A note from Tine: Welcome to another edition of Tim Talks! For those who are new to Beautyholics Anonymous, Tim Talks is a new series on the blog where my husband, Tim, will be sharing his knowledge to help raise mental health awareness. Tim is a psychiatrist who works in metro Melbourne. His area of interest is child, adolescent and youth psychiatry.
To be honest, I’ve never even heard of the term “mindfulness” until about a year ago. I haven’t really heard of people talking about it and then suddenly, every other article in magazines are going on and on about mindfulness. It’s something I’m still learning and if you’re new to it too, I hope that Tim’s explanation on mindfulness will help you understand the concept better. Do approach it with an open mind. I used to think that mindfulness was hokum. It’s not.
In the previous Tim Talks post, I briefly raised mindfulness as a skill that can be useful as we try to deal with stressors in our lives. Before we start looking at mindfulness, I’d like to challenge you readers to recall what you were doing or experiencing in the first five minutes from when you got out of bed this morning. Chances are that most of us would have gone through the motions and would have very limited awareness of what we did in that period of time. Most people refer to this as the ‘auto-pilot’ mode, which I feel can similarly be reflected as a lack of mindfulness.
I hope that this blog post will help give a clearer perspective of mindfulness, its usefulness and applicability.
Is it a spiritual practice or experience?
Although the origins of mindfulness can be traced back to Buddhist practices in relation to meditations, mindfulness training can be applicable to people with or without any religious beliefs. Mindfulness is an effort in consciously focusing the mind in the present moment, adopting a non-judgmental position, and not “clinging” onto the moment. Contrary to this, a lot of us tend to be distracted and consumed by our worries, our past actions and negative thoughts at the expense of not “being” in the moment. An analogy of being mindful is like sitting and watching a conveyor belt going by, noticing what is going by on the conveyor belt but not stopping the belt to closely examine what objects are on the belt.
What skills do I need to learn in mindfulness?
We generally tend to pay more attention to observing and describing our responses when new learning or problem-solving is involved. For instance, most of us can recall our initial experiences of learning to ride a bike for the first time; there is a heightened focus on our surroundings, placement of foot on pedal, our body posture and balancing our weight and so forth. These tend to fade as we start to master the skill and we tend to go into auto-pilot mode. The three key principles in increasing one’s mindfulness is in observing, i.e. attending to emotions and events even if they are undesirable or painful, describing and applying labels to events and personal responses, as well as participating in that response or experience without distraction, with alertness and full awareness.
How do I practice mindfulness?
To start with, it may be useful to practise where there are less distractions, i.e. a quiet space during the earlier hours of the morning. One of the exercises (and there are many different ones, I will put a link below for some of the relevant resources) is to eat a raisin. Before that process, the exercise highlights what we can observe, the appearance, texture and scent, before even putting it in our mouth. Next time when you try this, focus in on the taste, the sensation on the tongue, the sound of chewing a raisin. You’ll be surprised how such a simple raisin can bring such a richness of experience when you focus on that process in that moment. This can then slowly extend to other experiences, such as practising similar observations within the shower, or having a meal, observing our response to music.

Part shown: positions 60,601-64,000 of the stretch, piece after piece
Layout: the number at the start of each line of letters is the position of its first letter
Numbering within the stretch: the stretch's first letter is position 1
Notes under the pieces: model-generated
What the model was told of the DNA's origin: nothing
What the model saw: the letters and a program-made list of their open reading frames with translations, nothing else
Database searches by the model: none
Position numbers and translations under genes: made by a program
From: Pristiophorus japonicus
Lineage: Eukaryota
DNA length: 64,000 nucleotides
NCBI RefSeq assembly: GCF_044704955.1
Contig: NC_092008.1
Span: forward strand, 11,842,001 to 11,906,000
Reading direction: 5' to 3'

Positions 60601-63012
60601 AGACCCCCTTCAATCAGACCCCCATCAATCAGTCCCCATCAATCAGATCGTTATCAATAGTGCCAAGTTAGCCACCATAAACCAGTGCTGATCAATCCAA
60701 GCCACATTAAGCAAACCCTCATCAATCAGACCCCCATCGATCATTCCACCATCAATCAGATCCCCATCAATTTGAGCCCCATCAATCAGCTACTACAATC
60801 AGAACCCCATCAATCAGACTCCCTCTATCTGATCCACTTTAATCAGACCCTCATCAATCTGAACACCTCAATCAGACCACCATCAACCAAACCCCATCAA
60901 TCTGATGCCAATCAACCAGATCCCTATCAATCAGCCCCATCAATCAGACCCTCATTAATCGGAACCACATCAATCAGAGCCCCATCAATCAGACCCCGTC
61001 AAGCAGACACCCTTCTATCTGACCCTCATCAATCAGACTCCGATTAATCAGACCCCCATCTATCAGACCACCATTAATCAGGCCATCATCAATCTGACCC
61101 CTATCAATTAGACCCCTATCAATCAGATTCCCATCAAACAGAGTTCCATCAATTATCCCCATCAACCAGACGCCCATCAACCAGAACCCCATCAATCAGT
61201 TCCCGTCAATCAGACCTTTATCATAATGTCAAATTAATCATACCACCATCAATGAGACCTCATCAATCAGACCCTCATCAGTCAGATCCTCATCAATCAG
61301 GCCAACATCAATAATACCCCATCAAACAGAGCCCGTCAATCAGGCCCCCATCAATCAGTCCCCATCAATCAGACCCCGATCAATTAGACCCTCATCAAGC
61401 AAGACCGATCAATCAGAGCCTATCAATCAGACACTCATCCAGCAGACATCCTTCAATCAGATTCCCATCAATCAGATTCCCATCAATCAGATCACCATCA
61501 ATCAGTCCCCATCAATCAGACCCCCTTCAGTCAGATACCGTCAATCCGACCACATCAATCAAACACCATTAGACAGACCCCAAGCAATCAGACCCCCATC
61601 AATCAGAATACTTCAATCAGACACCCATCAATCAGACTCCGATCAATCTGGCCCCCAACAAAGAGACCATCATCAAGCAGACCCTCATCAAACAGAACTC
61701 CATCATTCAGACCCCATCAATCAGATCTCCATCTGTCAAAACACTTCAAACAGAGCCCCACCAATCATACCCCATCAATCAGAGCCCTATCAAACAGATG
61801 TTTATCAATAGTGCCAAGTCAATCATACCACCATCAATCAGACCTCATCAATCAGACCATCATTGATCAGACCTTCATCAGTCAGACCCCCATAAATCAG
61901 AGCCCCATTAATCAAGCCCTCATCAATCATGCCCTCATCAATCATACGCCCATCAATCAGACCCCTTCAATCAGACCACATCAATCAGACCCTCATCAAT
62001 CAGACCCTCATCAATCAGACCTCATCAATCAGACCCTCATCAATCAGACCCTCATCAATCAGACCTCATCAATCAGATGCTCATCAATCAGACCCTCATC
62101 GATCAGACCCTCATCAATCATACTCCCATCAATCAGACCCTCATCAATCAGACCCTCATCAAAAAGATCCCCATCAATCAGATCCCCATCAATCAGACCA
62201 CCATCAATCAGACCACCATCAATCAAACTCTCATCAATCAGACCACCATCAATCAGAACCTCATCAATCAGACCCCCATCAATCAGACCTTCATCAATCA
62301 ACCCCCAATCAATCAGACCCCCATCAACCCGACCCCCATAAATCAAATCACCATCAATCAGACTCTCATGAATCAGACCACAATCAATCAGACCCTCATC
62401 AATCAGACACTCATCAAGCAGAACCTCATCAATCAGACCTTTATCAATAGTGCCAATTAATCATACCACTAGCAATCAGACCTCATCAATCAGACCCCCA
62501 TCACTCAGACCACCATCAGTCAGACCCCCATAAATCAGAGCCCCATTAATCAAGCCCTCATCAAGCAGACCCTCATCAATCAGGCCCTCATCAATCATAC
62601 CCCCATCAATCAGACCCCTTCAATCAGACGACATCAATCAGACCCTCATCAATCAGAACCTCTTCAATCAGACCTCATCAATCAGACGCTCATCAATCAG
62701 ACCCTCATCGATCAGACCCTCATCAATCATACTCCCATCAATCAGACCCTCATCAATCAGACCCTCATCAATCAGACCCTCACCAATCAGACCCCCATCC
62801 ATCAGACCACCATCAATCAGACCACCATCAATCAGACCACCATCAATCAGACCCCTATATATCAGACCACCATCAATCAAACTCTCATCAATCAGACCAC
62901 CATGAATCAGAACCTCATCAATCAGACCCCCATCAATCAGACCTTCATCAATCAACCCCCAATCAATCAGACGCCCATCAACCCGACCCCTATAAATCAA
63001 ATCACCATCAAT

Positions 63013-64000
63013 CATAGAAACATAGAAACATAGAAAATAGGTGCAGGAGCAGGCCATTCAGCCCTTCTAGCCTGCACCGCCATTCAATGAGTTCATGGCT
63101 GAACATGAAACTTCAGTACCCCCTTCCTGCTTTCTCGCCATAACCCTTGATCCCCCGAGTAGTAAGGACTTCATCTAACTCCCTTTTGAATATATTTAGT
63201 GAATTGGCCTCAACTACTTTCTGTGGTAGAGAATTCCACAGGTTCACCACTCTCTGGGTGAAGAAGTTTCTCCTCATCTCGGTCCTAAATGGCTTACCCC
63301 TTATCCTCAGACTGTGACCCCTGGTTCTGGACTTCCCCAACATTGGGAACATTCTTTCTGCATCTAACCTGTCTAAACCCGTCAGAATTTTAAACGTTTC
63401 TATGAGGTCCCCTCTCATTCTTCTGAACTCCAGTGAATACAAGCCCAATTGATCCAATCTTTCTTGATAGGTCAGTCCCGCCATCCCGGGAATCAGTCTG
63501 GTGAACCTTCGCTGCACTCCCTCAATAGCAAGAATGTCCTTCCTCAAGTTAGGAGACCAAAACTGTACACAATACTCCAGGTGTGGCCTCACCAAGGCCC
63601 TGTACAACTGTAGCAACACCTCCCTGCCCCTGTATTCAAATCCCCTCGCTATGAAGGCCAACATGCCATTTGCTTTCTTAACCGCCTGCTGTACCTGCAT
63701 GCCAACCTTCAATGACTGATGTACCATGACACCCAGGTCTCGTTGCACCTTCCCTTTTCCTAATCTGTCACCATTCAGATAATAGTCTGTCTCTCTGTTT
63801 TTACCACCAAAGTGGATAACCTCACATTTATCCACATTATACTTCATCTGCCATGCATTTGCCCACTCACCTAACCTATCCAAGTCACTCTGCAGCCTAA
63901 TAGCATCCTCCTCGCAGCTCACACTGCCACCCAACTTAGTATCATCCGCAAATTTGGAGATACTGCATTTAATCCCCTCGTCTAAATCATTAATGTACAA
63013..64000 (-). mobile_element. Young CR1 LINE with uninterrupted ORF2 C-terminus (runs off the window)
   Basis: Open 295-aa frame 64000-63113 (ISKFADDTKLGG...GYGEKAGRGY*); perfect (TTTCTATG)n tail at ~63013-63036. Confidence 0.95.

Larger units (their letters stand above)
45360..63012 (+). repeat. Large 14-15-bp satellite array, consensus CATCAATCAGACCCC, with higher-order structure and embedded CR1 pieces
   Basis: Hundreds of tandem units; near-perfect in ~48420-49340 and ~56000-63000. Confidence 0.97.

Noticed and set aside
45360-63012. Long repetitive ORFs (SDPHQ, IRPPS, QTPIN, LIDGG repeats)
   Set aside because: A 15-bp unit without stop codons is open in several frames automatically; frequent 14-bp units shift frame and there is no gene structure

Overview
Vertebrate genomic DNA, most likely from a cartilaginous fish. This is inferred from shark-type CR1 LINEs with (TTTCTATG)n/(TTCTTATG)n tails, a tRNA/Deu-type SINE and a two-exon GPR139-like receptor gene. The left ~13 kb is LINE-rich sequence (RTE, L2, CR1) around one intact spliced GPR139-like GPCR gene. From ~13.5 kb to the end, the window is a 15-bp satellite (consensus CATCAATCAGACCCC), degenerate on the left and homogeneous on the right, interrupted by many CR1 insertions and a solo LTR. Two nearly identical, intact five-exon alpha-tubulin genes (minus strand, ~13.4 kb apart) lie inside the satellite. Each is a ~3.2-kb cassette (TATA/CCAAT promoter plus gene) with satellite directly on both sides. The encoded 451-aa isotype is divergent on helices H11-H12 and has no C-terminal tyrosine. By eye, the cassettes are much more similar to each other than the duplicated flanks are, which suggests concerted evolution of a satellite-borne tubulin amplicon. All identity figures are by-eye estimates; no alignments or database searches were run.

How will it help in managing my emotions?
Increasing our observational skills can help us become more attuned to what we are experiencing within our body (from the various sensory feedback). We sometimes tend to ‘clump’ what we sense and feel and think altogether, which may give very confusing and mostly unhelpful links from an experience or thoughts. The other important part of mindfulness is letting these experiences come and go, much like how our emotions can fluctuate from time to time. A helpful analogy is to conceptualise the thoughts and emotions as just passengers on a bus, and they will disembark from the bus as time passes; even the angry and unruly passengers such as disappointment, anger and shame.
What are the available programs with the focus on mindfulness?
There is mounting evidence, where mindfulness has been incorporated into treatments especially for depression, anxiety and in managing distressful emotions. Some of the more known structured treatments include mindfulness-based cognitive behavioural therapy (MBCT) and mindfulness-based stress reduction program (MBSR) for those experiencing depression and anxiety. It is also a core element in programs such as DBT (dialectical behavioural therapy), which is a treatment for people who suffer from borderline personality disorder, or people who have experienced significant past traumas.
Some of the resources that might be helpful to look through are listed below. I have really only just touched on the first concept of mindfulness briefly, I will revisit this topic in future so stay tuned. I would love to hear what your experiences have been of mindfulness so please let me know in your comments below.
As always, I wish you all good mental health.
Mindfulness: An Eight-Week Plan for Finding Peace in a Frantic World (Mark Williams, Danny Penman)
DBT Skills Training Handouts and Worksheets (Marsha Linehan)
Smiling Mind (app – on Android and iOS)